He also made sure the company’s governing board grasped the importance of having a transparent and safety conscious workplace, and helped the board develop a process for handling concerns that were reported to it.
“My desired legacy is to make sure employees know their concerns are valued and that they can freely express those concerns,” Vance says. “People working in plants will be the first to see issues, so we want to hear from them.”
Power to the public
Vance’s passion for nuclear engineering started early as he was growing up in Idaho. He earned his bachelor’s degree in general engineering with a focus on nuclear from Idaho State University. Then, in 1988, he earned his master’s in nuclear engineering from MIT.
After his contract with the DOE ended, Vance spent seven years as an associate at the law firm his friend recruited him to—Pillsbury, Winthrop, Shaw, Pittman in Washington D.C. While there, he earned his J.D. from George Mason University – Antonin Scalia Law School in 2005.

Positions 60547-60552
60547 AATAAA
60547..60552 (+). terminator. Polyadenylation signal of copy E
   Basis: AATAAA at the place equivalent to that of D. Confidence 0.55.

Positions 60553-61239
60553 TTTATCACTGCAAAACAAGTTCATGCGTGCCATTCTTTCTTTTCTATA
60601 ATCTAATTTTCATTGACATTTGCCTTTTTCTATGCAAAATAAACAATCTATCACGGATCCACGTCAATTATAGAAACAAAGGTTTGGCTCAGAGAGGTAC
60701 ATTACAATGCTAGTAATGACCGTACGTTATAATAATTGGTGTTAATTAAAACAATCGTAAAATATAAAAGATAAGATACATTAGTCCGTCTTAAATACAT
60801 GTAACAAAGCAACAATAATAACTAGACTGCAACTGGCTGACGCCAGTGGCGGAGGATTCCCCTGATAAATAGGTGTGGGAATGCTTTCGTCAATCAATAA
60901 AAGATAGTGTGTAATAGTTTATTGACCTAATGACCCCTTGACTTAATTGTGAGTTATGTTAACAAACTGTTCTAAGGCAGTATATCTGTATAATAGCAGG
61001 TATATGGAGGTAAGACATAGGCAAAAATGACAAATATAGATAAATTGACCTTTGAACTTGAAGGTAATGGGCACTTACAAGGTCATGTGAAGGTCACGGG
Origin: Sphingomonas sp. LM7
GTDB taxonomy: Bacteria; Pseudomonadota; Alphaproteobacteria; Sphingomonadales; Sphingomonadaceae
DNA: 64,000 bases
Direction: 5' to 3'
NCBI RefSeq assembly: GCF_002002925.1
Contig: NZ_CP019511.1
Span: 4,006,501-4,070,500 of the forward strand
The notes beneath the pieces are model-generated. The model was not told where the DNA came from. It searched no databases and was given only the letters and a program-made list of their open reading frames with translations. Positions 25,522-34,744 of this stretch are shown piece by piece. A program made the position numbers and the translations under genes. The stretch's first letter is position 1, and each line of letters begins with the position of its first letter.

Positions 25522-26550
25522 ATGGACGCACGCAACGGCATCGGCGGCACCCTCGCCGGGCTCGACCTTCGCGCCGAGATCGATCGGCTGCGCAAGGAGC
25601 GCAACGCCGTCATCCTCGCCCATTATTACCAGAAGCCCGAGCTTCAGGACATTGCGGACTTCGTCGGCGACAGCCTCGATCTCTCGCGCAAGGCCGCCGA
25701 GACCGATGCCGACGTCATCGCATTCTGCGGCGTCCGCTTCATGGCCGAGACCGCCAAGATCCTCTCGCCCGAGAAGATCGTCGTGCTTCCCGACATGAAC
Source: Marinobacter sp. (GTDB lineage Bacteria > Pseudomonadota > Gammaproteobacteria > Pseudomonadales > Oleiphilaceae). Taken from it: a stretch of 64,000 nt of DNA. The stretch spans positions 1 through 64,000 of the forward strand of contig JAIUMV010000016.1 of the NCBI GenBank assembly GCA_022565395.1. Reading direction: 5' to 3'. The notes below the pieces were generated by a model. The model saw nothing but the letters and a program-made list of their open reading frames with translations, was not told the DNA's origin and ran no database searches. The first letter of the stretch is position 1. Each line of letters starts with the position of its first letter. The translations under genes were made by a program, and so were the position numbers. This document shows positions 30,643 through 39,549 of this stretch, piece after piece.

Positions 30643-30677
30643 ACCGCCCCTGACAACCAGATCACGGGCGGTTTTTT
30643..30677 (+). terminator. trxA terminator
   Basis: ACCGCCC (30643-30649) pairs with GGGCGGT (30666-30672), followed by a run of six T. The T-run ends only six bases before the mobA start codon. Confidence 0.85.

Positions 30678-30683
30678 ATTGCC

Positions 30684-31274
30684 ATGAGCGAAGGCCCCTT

From there, he took his first job that fully combined his two passions. He became a nuclear licensing attorney for the Tennessee Valley Authority in 2007. The public utility provider serves Tennessee as well as parts of Alabama, Georgia, Kentucky, Mississippi, North Carolina and Virginia. In 2013, Vance was promoted to associate general counsel, nuclear, a role he held for four years before starting at Energy Northwest.
The work he’s done over the past several years has been some of the most rewarding, he says. In addition to working on the first-of-its-kind advanced nuclear reactor, he says it feels good to provide cost-effective power options to people.
“Electricity is something people expect to be there,” Vance says. “I believe in public power and the public provision of energy to communities. It’s a noble thing to pursue.”
View this feature in the Vanguard Spring II 2023 Edition here.